Rowan and Charlene rode the 300 km as a Vollies ride on Good Friday to check the route and so that we could support the riders on Saturday.
We were fortunate to have a clear day with sunshine, and then later a near-full moon and lots of stars. We had a start temp of about 5C, a high of about 17C, and then a chilly night. And wind … we did, of course, have some wind.
I’m not a morning person, but chose a 6 am start because I like starting just before sunrise. There’s something about starting in the dark and riding while the sky gets light which I enjoy. And a randonnee is pretty much the only time you’ll see me up at that hour!
We cycled through a patch of fog at the bottom of small valley and then round a round-about and onto a lovely, scenic, somewhat hilly road heading south. It’s autumn and the leaves are turning, so we had the beautiful colours of the leaves and the orange of the sky at sunrise. When we topped the little hills, we caught views over the valley toward the mountains. And partway up one of the hills, a wallaby leapt out of the undergrowth and hopped up the road in front of me for a while.
We sailed through the little town of Longford and onto roads which remind of me of some of the cycling I’ve done in the UK with hawthorn hedges on either side. There’s a little wooden bridge we needed to negotiate on foot, and then we were onto the long road down to Campbell Town.
On the map, the road looks as though there are many intersections by the number of 90 degree turns along the way, but instead the road just follows property boundaries. Stay on the paved road, go straight through the few intersections there are, and you’ll be right. The road starts reasonably flat and gets hillier toward Campbell Town, but the really nice thing about that road is the lack of traffic.
We had a quick stop in Campbell Town and travelled up the Midlands Hwy to the turn that would take us out to St Marys.
The last time we cycled to St Marys, there was hardly any traffic on the road at all. This time it was really busy … just about bumper to bumper campers, large 4WDs, and SUVs pulling boats and caravans and all travelling between 80 and 100 km/h. We figured the whole of Launceston had headed out to the east coast. Fortunately there is something of a shoulder for much of the way, but nevertheless the constant traffic became somewhat annoying.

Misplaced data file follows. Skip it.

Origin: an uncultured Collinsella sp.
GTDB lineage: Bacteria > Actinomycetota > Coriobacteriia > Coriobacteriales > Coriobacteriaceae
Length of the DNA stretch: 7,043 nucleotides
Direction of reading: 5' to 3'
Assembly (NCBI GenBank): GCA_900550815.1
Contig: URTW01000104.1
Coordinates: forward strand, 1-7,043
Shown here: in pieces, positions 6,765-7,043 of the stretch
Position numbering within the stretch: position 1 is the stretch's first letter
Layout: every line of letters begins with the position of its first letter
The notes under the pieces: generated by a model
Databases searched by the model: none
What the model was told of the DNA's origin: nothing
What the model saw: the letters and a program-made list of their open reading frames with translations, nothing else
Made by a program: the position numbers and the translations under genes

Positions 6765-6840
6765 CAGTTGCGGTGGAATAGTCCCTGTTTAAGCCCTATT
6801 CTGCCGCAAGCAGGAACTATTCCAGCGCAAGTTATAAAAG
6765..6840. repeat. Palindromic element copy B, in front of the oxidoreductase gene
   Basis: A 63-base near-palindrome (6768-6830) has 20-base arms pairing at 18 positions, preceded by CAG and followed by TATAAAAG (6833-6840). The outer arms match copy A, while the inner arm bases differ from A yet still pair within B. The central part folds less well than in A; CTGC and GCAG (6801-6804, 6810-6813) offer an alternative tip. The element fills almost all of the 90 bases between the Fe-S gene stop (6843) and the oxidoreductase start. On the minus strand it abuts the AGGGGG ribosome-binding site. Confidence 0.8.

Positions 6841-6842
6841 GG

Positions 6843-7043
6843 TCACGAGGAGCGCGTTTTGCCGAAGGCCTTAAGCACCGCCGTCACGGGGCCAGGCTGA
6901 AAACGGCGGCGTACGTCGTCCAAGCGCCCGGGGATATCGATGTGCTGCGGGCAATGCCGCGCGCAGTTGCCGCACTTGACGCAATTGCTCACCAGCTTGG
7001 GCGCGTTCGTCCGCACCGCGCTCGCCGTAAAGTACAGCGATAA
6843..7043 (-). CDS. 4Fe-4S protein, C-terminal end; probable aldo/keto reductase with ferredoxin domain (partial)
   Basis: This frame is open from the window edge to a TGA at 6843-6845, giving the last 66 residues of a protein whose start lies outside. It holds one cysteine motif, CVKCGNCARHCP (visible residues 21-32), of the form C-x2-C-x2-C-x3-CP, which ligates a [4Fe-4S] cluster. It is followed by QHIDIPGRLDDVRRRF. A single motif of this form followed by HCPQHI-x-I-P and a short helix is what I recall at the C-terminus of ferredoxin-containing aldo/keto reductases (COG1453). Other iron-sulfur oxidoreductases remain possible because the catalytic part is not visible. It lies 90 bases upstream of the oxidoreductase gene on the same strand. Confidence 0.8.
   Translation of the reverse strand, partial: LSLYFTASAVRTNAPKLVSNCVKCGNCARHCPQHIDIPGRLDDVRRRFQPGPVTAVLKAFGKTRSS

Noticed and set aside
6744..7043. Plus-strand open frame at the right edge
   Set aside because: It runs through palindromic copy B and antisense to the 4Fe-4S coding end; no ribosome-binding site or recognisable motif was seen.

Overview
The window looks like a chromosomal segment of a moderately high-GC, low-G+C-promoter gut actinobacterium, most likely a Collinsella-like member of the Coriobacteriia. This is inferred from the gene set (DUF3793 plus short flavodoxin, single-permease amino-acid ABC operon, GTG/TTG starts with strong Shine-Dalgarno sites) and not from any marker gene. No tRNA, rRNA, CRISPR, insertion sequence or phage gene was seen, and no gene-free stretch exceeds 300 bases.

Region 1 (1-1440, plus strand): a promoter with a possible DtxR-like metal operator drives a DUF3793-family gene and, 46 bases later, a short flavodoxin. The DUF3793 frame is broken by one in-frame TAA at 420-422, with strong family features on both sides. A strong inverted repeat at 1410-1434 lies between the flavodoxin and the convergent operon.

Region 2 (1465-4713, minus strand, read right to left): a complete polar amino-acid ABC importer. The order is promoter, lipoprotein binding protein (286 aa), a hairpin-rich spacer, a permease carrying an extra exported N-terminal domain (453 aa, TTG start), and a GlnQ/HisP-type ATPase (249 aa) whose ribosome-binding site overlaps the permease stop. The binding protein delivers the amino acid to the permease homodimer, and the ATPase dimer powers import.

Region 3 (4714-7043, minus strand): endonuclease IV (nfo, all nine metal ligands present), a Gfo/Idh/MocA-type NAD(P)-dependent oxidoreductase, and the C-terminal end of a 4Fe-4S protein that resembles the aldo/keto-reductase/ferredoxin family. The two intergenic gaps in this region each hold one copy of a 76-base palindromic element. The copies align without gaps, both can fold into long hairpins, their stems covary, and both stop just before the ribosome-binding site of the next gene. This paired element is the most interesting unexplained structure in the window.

We needed the break in St Marys!
Traffic was a little lighter on the way back to the Midlands Hwy, especially as we went further along, but let’s just say there were all sorts of odd people behind the wheel on Good Friday!
Another strange thing about that road are the signs. As you leave St Marys, the sign tells you that Fingal is 20 km away and Avoca is 48 km away. When you leave the dot-on-map town of Fingal, the sign says that Avoca is 20 km away. So there you are, at about 23 km from Fingal wondering where on earth Avoca has gotten to! The whole town couldn’t have gotten up and moved while you were eating ice cream in St Marys, could it?
The sun was just going down when we reached the Midlands Hwy and fortunately the traffic there was not too bad. Everyone was up the road on the east coast! About 10 km later, we turned a corner and were back onto the very-quiet back roads.
We had stopped just before we made that turn, and someone pulled up to see if we were all right. He said he was a cyclist too, and just wanted to check on us since we were out there after dark. That was nice.